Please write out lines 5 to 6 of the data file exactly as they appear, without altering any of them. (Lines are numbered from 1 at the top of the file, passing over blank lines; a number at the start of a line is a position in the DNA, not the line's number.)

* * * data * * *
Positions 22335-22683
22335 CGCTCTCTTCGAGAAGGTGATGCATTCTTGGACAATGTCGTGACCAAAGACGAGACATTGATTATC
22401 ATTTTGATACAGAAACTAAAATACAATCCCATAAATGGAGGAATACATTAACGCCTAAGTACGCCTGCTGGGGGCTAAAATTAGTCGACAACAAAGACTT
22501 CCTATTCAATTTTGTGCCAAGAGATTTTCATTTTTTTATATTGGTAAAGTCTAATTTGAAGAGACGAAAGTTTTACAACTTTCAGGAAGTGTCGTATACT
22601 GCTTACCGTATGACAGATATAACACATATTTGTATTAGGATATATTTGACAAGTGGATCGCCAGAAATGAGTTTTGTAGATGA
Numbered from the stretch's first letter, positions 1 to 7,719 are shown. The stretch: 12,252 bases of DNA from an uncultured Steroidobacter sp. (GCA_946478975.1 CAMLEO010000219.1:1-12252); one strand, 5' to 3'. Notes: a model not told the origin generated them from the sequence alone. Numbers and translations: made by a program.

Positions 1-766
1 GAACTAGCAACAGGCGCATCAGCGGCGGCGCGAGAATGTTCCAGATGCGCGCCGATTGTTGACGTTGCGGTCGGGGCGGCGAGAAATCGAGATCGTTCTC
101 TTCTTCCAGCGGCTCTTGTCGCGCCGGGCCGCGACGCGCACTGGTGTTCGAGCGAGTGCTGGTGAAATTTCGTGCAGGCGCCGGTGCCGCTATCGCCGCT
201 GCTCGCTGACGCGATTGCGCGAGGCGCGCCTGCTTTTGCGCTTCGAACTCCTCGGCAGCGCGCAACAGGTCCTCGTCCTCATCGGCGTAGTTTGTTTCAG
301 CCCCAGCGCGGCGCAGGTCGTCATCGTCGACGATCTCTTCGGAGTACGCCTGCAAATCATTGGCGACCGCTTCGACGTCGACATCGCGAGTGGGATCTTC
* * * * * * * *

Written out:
22601 GCTTACCGTATGACAGATATAACACATATTTGTATTAGGATATATTTGACAAGTGGATCGCCAGAAATGAGTTTTGTAGATGA
Numbered from the stretch's first letter, positions 1 to 7,719 are shown. The stretch: 12,252 bases of DNA from an uncultured Steroidobacter sp. (GCA_946478975.1 CAMLEO010000219.1:1-12252); one strand, 5' to 3'. Notes: a model not told the origin generated them from the sequence alone. Numbers and translations: made by a program.